Conductor: Jukka-Pekka Saraste
Anton Bruckner: Symphony No. 8 in C minor
Apocalyptic, dark, and sometimes shocking, Bruckner’s Symphony No. 8 is enthralling and infinitely rich. The conductor for this concert will be that favourite of Finnish audiences, Jukka-Pekka Saraste.
At the age of nine, Saraste was conducting with his mother’s knitting needles. While he first took up the piano and later switched to playing violin, he would eventually settle back into conducting. The superstar Finnish conductor Jukka-Pekka Saraste last led the Festival Orchestra in January 2016, in a programme of works from his homeland. This time around he’ll be conducting Bruckner’s dramatic Eighth, a work he once recorded alongside the Cologne Radio Symphony Orchestra (WDR).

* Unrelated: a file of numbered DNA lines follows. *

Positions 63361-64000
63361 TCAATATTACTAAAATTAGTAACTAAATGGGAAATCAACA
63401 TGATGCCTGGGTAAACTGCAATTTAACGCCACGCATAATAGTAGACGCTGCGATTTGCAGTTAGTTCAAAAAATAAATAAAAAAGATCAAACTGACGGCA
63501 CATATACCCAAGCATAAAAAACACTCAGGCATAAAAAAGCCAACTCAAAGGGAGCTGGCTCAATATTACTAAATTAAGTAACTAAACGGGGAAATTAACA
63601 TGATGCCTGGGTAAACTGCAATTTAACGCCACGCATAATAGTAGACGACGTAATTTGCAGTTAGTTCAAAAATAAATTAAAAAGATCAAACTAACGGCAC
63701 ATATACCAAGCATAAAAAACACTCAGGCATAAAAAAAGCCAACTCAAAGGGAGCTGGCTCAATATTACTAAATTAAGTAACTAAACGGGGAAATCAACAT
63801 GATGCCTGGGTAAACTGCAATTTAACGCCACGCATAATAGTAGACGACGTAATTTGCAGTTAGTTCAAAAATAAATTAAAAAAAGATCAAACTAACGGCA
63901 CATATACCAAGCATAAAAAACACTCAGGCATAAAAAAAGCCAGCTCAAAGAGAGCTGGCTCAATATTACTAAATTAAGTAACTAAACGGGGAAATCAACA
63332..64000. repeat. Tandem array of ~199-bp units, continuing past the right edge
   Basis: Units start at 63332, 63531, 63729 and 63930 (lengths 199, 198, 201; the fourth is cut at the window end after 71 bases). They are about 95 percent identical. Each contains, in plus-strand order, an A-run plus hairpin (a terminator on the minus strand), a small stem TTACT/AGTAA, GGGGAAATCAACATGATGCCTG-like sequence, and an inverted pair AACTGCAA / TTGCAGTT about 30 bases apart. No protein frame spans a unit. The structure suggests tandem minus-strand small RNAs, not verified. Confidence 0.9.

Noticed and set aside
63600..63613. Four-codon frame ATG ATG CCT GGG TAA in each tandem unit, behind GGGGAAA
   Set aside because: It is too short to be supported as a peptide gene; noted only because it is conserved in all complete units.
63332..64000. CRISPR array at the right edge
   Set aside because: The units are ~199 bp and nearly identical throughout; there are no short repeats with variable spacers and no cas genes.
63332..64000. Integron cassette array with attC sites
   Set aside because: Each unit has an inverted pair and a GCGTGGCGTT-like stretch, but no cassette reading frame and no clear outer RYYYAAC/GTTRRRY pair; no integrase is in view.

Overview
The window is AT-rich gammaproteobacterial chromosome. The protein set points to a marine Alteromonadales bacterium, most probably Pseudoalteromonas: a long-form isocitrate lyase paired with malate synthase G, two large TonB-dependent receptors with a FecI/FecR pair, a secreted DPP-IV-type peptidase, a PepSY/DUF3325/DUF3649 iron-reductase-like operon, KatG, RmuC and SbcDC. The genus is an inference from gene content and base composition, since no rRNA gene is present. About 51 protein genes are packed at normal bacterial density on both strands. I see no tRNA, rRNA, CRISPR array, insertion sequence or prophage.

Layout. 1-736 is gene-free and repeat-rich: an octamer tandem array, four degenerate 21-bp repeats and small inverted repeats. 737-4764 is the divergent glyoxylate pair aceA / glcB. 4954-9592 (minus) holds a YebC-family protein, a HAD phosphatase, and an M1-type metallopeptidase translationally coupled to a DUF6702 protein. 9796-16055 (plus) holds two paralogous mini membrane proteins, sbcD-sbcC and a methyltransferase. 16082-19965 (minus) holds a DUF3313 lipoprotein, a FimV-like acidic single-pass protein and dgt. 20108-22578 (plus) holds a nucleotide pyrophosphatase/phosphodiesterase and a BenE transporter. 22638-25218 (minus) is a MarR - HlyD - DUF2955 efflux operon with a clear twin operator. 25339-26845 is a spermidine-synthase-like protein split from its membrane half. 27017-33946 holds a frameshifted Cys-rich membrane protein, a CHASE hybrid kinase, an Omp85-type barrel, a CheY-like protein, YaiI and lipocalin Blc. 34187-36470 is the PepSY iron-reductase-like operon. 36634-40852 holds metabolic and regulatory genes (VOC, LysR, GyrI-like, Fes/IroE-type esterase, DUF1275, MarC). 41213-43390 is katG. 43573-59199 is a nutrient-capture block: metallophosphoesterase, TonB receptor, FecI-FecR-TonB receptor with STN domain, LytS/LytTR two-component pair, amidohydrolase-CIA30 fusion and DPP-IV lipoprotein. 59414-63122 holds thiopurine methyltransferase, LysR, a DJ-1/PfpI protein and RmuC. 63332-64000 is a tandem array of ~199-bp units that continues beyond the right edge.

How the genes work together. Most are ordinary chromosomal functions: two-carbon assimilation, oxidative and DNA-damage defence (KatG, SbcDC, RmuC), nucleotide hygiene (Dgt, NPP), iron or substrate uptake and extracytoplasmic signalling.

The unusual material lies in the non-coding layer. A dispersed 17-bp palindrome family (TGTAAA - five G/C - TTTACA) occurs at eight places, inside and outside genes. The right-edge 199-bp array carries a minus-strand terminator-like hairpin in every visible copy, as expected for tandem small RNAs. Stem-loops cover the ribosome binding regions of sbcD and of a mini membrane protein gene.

“Symphony No. 8 is special to me for its rich atmosphere,” said Saraste about the last symphony the composer ever actually finished. And it was not a simple process; Bruckner rewrote the piece several times and had to wait years before someone ventured out to conduct it. The Festival Orchestra will be playing the second rewrite, the ‘Haas’ version from 1890 which, according to the conductor, best reflects the personality of the composer. Brought up in a village in a puritanical and rigorous family, it was only after he’d gathered plenty of knowledge that Bruckner, at over forty years old, started composing. His monumental symphony, which is almost ninety minutes long, is dedicated to Emperor Franz Joseph and still divides audiences to this day. Listening to the work forces us to face demons, fears and doubts as the composer’s imagination sweeps us away to shockingly dark places. However, the splendour and monumentality of the symphony is breathtaking, and in it one can also find innocence, fragility and beauty. Hugo Wolf, Bruckner’s friend and the composer of Lieder, wrote this about the work: “This symphony is the creation of a giant and surpasses all the master’s other symphonies in spiritual dimension, richness and greatness.”